As already stated above, in 2009 and later in 2013 the FTC released a set of guidelines on endorsements and recommendations.
These guidelines explain how to handle reviews, online campaigns, celebrity or influencer endorsements.
According to the FTC guidelines, certain requirements govern a disclosure.
Disclosures must be:
The FTC only has jurisdiction in the US, but sometimes even websites outside of he US have to conform to these guidelines.
This happens when a website not based in the US is endorsing or profiting from a US-based business. If your practices are misleading US citizens, then the FTC may have jurisdiction over you.
Amazon Associates is an online affiliate marketing program. Bloggers and website owners make money by placing links on their websites to products for sale on Amazon.
The blogger or website owner promotes or advertises a product on his blog or website and adds a link to the promoted product. Users can then click on the link to buy the product. This process generates a referral fee for the blogger or website owner whose hyperlink the user clicked on.
However, according to section 9 of the operating agreement is that you must identify yourself as an associate.
Amazon gives you the exact quote that you need to include on your site:
"We are a participant in the Amazon Services LLC Associates Program, an affiliate advertising program designed to provide a means for us to earn fees by linking to Amazon.com and affiliated sites."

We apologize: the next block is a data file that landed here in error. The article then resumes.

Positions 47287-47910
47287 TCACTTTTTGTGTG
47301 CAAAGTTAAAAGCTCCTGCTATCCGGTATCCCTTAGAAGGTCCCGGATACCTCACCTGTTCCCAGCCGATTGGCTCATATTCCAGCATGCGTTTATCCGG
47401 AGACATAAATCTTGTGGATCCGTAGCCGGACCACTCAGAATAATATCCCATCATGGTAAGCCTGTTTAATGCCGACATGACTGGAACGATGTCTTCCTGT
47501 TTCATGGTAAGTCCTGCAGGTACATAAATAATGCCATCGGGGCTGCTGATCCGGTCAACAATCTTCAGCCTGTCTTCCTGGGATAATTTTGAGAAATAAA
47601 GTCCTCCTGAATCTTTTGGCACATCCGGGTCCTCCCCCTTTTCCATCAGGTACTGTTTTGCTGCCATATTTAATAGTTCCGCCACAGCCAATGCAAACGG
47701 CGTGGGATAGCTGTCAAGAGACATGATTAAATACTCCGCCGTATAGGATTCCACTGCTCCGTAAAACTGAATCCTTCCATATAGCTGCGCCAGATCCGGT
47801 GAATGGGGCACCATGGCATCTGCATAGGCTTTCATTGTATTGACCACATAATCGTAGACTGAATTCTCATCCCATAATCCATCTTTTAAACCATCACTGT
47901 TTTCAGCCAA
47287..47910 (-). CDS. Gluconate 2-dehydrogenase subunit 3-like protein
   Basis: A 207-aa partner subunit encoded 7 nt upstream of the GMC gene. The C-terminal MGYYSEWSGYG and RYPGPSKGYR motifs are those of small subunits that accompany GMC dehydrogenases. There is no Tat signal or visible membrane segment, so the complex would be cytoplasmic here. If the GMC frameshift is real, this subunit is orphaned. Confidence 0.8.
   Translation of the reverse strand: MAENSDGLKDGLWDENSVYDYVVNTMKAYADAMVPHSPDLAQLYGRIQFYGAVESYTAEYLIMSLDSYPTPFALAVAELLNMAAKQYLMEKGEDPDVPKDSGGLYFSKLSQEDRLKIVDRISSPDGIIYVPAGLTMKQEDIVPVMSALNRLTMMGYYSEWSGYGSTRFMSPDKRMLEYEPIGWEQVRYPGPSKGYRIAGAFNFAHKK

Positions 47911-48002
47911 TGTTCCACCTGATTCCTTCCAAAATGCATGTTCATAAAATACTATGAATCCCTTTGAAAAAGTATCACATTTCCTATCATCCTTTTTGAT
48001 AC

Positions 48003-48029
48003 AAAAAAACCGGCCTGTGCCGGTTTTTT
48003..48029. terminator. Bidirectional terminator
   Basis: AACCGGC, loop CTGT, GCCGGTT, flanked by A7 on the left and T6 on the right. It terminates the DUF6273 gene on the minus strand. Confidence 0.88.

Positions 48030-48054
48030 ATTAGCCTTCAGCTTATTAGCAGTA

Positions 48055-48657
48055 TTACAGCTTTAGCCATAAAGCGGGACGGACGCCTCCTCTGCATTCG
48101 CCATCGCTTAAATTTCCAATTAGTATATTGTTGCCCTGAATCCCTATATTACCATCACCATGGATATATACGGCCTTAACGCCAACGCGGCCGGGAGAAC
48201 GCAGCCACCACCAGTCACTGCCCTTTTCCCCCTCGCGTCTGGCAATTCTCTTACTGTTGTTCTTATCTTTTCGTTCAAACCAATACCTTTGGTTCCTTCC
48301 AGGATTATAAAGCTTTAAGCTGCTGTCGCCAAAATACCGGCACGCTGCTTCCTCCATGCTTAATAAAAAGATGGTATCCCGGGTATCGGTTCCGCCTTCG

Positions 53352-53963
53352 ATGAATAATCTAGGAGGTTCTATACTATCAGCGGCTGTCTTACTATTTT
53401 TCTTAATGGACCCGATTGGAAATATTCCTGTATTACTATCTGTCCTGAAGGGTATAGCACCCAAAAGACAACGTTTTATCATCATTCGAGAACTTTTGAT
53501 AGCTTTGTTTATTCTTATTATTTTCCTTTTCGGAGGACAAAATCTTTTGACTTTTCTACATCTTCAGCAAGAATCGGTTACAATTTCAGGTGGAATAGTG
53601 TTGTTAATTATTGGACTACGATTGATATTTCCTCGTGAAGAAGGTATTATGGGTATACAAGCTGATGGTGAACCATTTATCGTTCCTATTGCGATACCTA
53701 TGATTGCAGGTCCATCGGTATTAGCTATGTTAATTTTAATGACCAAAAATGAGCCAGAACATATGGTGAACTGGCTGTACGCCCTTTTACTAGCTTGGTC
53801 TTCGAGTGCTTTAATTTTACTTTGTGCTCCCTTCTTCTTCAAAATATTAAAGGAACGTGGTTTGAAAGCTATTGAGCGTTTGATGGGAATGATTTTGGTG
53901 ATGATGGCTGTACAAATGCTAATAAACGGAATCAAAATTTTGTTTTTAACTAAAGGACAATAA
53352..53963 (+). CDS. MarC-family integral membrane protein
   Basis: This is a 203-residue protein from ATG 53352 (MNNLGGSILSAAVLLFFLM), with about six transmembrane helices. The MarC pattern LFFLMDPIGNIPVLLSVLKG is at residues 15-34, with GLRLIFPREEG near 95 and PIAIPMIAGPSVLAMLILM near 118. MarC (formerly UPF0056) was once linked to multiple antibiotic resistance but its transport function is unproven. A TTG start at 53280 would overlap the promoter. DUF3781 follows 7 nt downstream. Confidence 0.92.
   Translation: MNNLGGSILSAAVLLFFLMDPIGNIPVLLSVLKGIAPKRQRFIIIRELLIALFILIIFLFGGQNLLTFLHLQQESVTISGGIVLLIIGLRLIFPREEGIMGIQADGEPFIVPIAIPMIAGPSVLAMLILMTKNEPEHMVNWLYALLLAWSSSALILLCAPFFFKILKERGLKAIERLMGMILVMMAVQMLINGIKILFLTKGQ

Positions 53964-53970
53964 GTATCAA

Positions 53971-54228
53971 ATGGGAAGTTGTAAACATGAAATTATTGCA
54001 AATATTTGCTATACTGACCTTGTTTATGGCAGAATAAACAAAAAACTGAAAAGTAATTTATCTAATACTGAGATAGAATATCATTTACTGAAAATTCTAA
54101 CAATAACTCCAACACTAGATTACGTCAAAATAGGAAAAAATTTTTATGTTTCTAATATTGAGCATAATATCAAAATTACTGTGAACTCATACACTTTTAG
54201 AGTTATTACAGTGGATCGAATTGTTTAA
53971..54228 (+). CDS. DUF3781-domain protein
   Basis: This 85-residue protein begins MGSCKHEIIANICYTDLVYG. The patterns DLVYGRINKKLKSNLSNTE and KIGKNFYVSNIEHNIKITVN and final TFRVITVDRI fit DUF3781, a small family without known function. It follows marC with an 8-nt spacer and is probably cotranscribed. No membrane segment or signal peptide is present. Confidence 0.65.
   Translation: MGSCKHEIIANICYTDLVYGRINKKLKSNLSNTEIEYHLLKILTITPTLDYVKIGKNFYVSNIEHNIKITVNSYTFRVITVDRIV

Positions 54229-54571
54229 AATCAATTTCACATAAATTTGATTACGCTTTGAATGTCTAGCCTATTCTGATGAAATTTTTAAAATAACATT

Here's how it looks:
Section 4 of Amazon's Associates Program Participation Requirements is called Responsibility for Your Site. Under this section, Amazon states that you will be solely responsible for:
When you agree to Amazon's Terms, you agree to adhere to specific legal business requirements that center around disclosure of your data collection practices and of your relationship with Amazon Associates.
Here are a few things you need to know when you are writing and placing a Disclosure on your website.
Your Disclosure must inform users that you receive compensation, in cash or otherwise, for your reviews, endorsements, and recommendations.
Your disclosure can be short, or it can be lengthy. The goal is to be clear and precise so your users can understand what you are saying.